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Being Authentic is a Continuous Practice, Not Just One Day

Change is as inevitable and natural as the flow of a river or the breeze of the wind. Similarly, our perception of time evolves, for example, as we age time seems to accelerate. Recently, events such as Black History Month in February, International Women’s Day on March 8th, and the International Day of Transgender Visibility on March 31st each came and went quickly.


We must celebrate these events and move towards a lifelong journey of living genuinely with oneself, with others, and within our communities and society. Throughout the year, we might experience the pressure to conform, face marginalization and/or discrimination, worry about others' perceptions, feel isolated due to our perceived differences, or have dysregulated thoughts related to death by suicide/self-harm.

Volunteer construction team building a house.
Volunteers can positively change a community.

Embracing authenticity is not merely beneficial; it's transformative. Actual communities can be profoundly impacted by individuals who courageously lead by example. These pioneers foster trust, an essential element in both personal and professional relationships, by signaling their reliability and consistency. Such authenticity promotes self-awareness, prompting us to reflect on our values and beliefs. This reflection not only informs our decisions but also supports our mental health by mitigating the stress associated with pretense.


Individual looking sad and withdrawn.
Dysregulated individual.

The stress of pretense can be explained by its psychological strain from constantly presenting an inauthentic version of oneself, arises from the dissonance between our true selves and how we wish to be perceived. This ongoing act of self-monitoring can lead to significant anxiety, as individuals are perpetually concerned about revealing their true selves. However, embracing our authentic identities, which for some may include transitioning surgeries to align their physical appearance with their internal identity, leads to genuine happiness and fulfillment. By living authentically, we inspire others to do the same, creating a ripple effect of positivity.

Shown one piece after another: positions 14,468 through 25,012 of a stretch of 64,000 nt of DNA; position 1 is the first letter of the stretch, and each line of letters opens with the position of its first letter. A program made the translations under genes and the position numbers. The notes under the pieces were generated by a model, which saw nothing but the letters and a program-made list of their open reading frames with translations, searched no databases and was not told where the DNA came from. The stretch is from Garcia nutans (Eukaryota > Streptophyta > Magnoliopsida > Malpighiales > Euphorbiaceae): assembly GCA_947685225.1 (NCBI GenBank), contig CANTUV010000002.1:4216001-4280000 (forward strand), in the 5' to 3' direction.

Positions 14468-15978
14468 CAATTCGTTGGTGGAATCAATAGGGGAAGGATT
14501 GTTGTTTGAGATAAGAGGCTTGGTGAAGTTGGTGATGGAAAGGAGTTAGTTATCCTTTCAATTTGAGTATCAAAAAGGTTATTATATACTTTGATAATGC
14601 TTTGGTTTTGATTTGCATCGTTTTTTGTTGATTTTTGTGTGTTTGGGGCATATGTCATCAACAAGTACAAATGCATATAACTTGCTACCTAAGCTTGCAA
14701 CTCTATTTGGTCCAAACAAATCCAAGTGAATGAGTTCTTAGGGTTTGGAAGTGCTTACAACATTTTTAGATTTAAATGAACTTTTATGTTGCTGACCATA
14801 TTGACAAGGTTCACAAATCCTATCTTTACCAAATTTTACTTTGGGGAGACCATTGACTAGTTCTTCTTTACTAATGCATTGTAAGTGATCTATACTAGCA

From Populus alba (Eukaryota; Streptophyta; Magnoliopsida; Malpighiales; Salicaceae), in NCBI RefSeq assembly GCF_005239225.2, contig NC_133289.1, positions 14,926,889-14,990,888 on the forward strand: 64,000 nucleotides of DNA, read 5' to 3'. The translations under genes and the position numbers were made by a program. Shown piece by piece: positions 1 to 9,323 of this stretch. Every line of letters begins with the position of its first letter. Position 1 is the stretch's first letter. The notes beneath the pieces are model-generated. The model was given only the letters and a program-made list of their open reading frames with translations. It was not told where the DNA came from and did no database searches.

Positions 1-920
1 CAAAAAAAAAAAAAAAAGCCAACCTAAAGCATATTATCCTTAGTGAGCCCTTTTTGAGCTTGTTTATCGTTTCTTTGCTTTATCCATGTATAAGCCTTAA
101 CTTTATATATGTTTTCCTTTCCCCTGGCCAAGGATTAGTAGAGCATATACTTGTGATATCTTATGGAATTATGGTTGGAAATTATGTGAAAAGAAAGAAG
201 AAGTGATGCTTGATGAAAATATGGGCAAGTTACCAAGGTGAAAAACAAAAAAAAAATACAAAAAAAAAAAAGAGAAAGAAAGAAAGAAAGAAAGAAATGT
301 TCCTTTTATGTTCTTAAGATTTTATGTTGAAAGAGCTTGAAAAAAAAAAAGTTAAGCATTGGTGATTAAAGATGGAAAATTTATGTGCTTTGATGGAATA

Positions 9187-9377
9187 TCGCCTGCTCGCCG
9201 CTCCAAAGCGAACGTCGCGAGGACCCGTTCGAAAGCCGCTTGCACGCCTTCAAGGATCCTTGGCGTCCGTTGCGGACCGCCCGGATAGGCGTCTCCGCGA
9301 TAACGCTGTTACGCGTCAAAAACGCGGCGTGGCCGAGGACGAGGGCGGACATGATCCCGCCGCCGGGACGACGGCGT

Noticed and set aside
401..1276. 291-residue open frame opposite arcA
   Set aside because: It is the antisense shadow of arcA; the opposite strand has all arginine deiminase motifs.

Therefore, authenticity is not only a personal virtue but a collective gift, offering a blueprint for a more genuine, connected, and vibrant world. The continuous practice of being authentic offers numerous benefits:


Builds Trust: Consistently being authentic fosters trust in both personal and professional relationships, as people are more likely to trust someone who presents themselves truthfully.

Promotes Self-Awareness: Authenticity requires understanding one's values, beliefs, and emotions, helping individuals stay true to their core values.

Enhances Relationships: Genuine interactions allow for deeper connections, leading to more fulfilling relationships.

Improves Mental Health: Living authentically reduces the internal conflict and mental strain from pretending to be someone else, promoting mental well-being.

Encourages Growth and Resilience: Facing challenges authentically fosters personal growth and resilience, transforming obstacles into opportunities for development.

Facilitates Fulfillment and Happiness: Pursuing what truly brings joy, rather than conforming to external pressures, leads to a more fulfilling life.

Inspires Others: Demonstrating authenticity can encourage others to embrace their true selves, fostering a more open and supportive community.


In conclusion, the journey towards authenticity is ongoing, deeply personal, and universally important. It’s about more than just recognizing specific days or months; it's a commitment to living truthfully every day. This commitment not only enriches our own lives but also empowers those around us, paving the way for a more authentic, understanding, and cohesive society.

How will you embrace your authentic self today?


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